Case-Based Ethics Grand-Rounds have a positive impact on Ethical-Decision-making and Professional Behaviors in Interns
Refereed conference paper presented and published in conference proceedings

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AbstractBackground: Ethics teaching outcomes for medical students, are best assessed by evaluating students' capacity to analyze the ethical dimensions of a problem and apply key principles towards a possible resolution of such conflicts.

Method: Our program for Bioethics establishes a solid foundation required to understand Ethical principles. Senior students (years 4-6) are exposed to grand rounds, involving Ethical dilemmas or professional misbehaviors . Student participation is obligatory for final year students with a 100% attendance requirement.

Results: To date, 430 students have participated in the grand rounds (n=8). These rounds require students to a) Identify the key Ethical Issues that arise in the context of the case b) Discuss possible conflicting principles and c) Provide a reasonable resolution based on the 4-principles approach that underpins much of our teaching of ethics. Student participation has been enthusiastic. The rounds are interactive and generate heated discussions. Students and staff members are required to vote using a green-red card, and this encourages everyone to participate. Evidence of Impact: Focus group interviews of interns from 2 successive batches of CUHK* students (n= 44) who participated in these grand rounds revealed that rounds had a positive impact on their ability to apply ethical principles in case resolution, during their practice as interns.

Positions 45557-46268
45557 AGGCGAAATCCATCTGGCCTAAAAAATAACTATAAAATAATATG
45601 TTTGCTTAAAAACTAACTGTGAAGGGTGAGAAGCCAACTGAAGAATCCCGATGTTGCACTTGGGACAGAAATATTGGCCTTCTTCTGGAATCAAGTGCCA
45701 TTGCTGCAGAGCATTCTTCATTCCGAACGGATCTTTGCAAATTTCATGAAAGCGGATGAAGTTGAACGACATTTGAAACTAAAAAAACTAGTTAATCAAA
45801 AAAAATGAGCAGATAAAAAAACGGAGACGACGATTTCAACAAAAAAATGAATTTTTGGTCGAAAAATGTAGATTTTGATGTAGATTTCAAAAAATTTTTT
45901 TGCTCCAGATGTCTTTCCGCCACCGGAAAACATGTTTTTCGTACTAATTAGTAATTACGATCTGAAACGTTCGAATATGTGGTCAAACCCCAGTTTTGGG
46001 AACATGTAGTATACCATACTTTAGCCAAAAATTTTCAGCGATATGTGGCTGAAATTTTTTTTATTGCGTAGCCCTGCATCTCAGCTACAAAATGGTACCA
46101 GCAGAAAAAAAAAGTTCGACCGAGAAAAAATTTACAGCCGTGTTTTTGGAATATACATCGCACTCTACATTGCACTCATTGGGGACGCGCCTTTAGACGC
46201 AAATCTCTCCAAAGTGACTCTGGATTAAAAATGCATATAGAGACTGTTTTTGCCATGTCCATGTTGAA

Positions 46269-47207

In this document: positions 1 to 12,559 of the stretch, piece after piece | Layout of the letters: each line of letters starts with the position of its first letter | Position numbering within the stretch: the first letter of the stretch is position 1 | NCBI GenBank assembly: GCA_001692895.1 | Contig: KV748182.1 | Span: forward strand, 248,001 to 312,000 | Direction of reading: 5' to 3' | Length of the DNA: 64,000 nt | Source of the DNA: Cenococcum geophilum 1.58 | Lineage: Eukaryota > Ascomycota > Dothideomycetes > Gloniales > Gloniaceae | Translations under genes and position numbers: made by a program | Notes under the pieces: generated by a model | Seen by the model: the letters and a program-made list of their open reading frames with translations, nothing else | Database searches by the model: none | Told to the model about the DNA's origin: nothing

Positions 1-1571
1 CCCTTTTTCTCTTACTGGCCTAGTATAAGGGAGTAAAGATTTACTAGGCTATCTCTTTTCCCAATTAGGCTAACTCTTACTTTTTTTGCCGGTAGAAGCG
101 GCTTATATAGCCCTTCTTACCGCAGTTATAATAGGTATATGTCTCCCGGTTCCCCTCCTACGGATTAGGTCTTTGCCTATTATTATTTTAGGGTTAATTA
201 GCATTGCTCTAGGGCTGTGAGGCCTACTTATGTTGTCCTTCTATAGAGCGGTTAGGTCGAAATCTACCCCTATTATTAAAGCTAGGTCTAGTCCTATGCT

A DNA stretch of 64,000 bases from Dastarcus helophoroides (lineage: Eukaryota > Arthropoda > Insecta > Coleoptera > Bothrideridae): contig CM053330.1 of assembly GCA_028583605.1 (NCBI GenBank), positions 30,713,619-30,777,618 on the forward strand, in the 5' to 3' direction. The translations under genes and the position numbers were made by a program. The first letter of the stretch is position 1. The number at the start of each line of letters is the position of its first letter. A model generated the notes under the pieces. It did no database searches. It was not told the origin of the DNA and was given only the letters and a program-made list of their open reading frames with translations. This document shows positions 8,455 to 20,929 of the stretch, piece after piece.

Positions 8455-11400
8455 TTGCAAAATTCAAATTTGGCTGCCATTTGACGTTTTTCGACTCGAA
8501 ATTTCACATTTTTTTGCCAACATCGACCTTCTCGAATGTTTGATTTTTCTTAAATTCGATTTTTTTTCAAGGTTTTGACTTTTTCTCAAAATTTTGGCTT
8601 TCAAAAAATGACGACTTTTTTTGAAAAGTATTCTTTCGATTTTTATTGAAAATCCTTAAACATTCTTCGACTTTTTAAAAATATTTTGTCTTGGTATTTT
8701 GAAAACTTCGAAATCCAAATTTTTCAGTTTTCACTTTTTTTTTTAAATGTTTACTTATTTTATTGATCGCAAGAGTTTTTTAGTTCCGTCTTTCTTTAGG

Some of the interns also reported that they were able to identify issues of professional behaviors in themselves and amongst other healthcare workers – in particular conflicts between patient autonomy and paternalistic behaviors. The principle of justice became much more tangible and evident in their daily practice and in their views the rounds increased their sensitivity and improved their awareness towards the ethical dimensions of clinical care.

Conclusion: The discussion of real and authentic cases that happen in the health care environment where students are eventually going to practice, exposes them to some of the vagaries and realities of practice. Allowing students to discuss these cases without fear, and mentoring them to defend key ethical principles has been deeply valued. This is likely to have an impact in their practice behaviors and may counteract the hidden curriculum they are often exposed to.
All Author(s) ListShekhar Kumta, Paul Lai, HK Ng, Isabel Hwang, Sara Bergstresser, Yan Jin
Name of ConferenceAn International Association For Medical Education (AMEE) 2018 Annual Conference
Start Date of Conference25/08/2018
End Date of Conference29/08/2018
Place of ConferenceBasel, Switzerland
Country/Region of ConferenceSwitzerland
Proceedings TitleThe Proceeding of An International Association For Medical Education (AMEE) 2018 Annual Conference
Pages496 - 496
LanguagesEnglish-United Kingdom

Last updated on 2018-19-12 at 11:45